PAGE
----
VMware's track record on patches has been spotty, to say the least. VMware was slow to release VMware Update Manager...
(VUM), a patch management system that rivals Microsoft's Windows Update or SUSE Linux's Yellow Dog Updater Modified. Prior to VUM's release in 2008, customers were forced to write scripts to patch ESX hosts --- often using text manipulation to interrogate .XML files to ensure that VMware patches were applied in the appropriate order.
ESXi and VUM were designed to reduce the frequency and complexity of VMware patches. While VUM excels at downloading and installing patches, it's dependent on VMware's spotty quality assurance (QA). Several VMware patches and updates have created problems for t hypervisor -- and, most recently, the VMware View virtual desktop product.
The update that disabled VMware View
In June 2010, a VMware representative who promotes new Knowledge Base (KB) articles posted an urgent note on Twitter: VSphere 4's Update 2 (or U2) breaks VMware View's PC-over-IP (PCoIP) functionality.
When I saw the tweet, I had already completed half the U2 installation in my lab. Fortunately, I hadn't upgraded VMware Tools, which was the component that disabled View's PCoIP.
Initially, VMware issued a new Knowledge Base article that told VMware View 4 users to avoid the U2 upgrade. Once the problem had been resolved for users that installed U2, the article was updated.
To fix U2's patch, VMware removed the troublesome VMware Super Video Graphics Array driver and installed an older driver that does not affect PCoIP. The fix had to be applied to every virtual desktop, template and parent virtual machine (VM) used by VMware Composer's Linked Clone feature.
Another VMware patch debacle
Sadly, a similar situation has happened before. When VMware Update 1 (U1) was released, I was one of the first to download and upgrade my VMware environment.
But the U1 upgrade had compatibility issues with the Hewlett-Packard (HP) Management Agents in HP servers. As a result, U1 caused an extremely rare Purple Screen of Death (PSOD) critical error on HP servers.
PSODs are usually caused by failures outside of the hypervisor's control, such as bad memory. (Being a sad, little geek, I collect PSODs on my RTFM blog. I don't get out much, and I have to do something to pass the time.)
VMware patches and quality assurance: Moving forward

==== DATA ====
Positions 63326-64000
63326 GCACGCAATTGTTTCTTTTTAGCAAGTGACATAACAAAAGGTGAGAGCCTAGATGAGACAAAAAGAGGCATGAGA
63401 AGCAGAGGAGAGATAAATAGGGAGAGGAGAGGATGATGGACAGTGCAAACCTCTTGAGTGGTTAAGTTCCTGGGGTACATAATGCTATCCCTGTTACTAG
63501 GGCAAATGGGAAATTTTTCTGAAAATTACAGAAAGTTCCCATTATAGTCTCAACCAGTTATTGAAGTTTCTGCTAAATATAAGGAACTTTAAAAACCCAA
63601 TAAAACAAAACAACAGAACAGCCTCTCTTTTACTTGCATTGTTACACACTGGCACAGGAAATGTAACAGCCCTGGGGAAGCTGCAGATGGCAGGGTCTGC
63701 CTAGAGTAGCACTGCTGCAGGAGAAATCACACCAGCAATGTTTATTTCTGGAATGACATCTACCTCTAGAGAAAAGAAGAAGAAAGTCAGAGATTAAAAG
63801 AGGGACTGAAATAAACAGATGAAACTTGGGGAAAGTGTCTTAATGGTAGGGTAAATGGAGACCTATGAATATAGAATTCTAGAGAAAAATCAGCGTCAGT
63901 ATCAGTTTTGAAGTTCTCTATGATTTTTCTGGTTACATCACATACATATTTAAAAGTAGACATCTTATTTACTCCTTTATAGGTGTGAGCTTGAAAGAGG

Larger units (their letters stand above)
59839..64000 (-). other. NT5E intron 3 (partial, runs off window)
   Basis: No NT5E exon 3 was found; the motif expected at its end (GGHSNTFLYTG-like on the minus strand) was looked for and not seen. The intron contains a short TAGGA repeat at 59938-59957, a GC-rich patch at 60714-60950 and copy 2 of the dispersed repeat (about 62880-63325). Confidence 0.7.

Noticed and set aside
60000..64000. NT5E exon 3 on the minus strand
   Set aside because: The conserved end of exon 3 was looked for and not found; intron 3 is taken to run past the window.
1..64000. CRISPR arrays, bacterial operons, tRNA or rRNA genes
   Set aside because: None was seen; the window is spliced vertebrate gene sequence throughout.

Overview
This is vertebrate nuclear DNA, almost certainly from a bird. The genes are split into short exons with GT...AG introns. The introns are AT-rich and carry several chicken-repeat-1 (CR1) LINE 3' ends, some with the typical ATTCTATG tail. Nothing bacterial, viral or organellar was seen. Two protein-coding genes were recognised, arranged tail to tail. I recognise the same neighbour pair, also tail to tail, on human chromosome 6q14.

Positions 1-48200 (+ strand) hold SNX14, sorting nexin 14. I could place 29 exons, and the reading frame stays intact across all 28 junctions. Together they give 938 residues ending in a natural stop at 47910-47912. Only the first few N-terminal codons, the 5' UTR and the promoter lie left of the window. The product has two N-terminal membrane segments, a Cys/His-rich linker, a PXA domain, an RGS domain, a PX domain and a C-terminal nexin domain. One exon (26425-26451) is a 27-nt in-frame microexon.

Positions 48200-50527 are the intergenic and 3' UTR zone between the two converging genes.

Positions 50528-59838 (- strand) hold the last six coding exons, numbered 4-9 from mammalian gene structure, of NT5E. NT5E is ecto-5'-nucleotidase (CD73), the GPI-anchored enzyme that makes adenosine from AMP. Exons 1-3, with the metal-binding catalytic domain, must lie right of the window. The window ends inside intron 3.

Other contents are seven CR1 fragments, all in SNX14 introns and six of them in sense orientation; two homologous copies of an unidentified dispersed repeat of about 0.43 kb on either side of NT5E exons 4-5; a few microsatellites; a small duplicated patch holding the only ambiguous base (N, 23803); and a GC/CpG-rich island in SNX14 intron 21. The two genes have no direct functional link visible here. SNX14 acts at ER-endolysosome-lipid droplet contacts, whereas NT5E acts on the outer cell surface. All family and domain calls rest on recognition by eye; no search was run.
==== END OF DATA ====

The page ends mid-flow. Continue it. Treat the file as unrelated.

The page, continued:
What are we to make of these VUM shenanigans? The common response is that it's foolish to immediately install VMware patches. Wise and experienced administrators sit tight before deploying any major update from any vendor.
But that provides little comfort to customers who have downloaded the product in the last couple of weeks. Additionally, when you raise a support request with a software vendor, the first thing they usually ask is if you've installed the latest build. If not, they promptly bounce you out of the support process until you do
I installed U2 because of a new VMware View 4.5 beta. It's a bitter irony that U2 doesn't affect the PCoIP with VMware View 4.5 Beta 2.
That's right: The beta product is compatible, but the production product is not.
I've worried about VMware's QA for some time. I first raised these concerns at the Charlotte, N.C. User Summit in 2007. When VI3 was still an immature platform, I noticed an "Object reference not set to an instance of an object" error message that appeared on an hourly basis.
I worried that VMware was growing at such a rapid pace, in addition to unveiling a dizzying array of new features, that its quality control was slipping.
Currently, VMware enjoys an almost Apple-like reputation for products that "just work." I would hate to see that perception undermined by poor patch management QA. It only gives VMware's competitors a stick to beat them with.
It's worth noting that vSphere 4 is vastly different from VI2, the first widely adopted VMware virtualization platform. In the early days, VMware strictly controlled its hypervisor, and there was a healthy release of "maintenance" editions. VMware ensured stability and reliability with a very narrow Hardware Compatibility List that restricted ESX to a discreet list of server makes and models. There has been a paradigm shift with the introduction of vSphere4 that I think many in the VMware Community have missed. Now ESX is more vendor friendly, and many companies can add functionality to the hypervisor with their own products.
Eventually, VMware will discontinue ESX and only offer ESXi. But VMware will need to change its internal QA process and how the VUM works. I wouldn't be surprised if VMware adopts a process similar to the Microsoft Windows Update, in which third-party extensions are downloaded from VMware's website. In this model, third-party engineers would offer compatibility testing instead of VMware personnel. This approach might have avoided the HP and Cisco issues that customers faced with the previous VMware patches.
I also wouldn't be surprised to see a bigger commitment to the patching and QA of existing products, with VMware adjusting its roadmaps so that its engineering teams can find and fix bugs without the pressure of simultaneously developing new versions. If VMware can quickly refine this patching issue, it will certainly be a beautiful day.
Mike Laverick (VCP) has been involved with the VMware community since 2003. Laverick is a VMware forum moderator and member of the London VMware User Group Steering Committee. Laverick is the owner and author of the virtualization website and blog RTFM Education, where he publishes free guides and utilities aimed at VMware ESX/VirtualCenter users, and has recently joined SearchVMware.com as an Editor at Large. In 2009, Laverick received the VMware vExpert award and helped found the Irish and Scottish VMware user groups. Laverick has had books published on VMware Virtual Infrastructure 3, VMware vSphere4 and VMware Site Recovery Manager.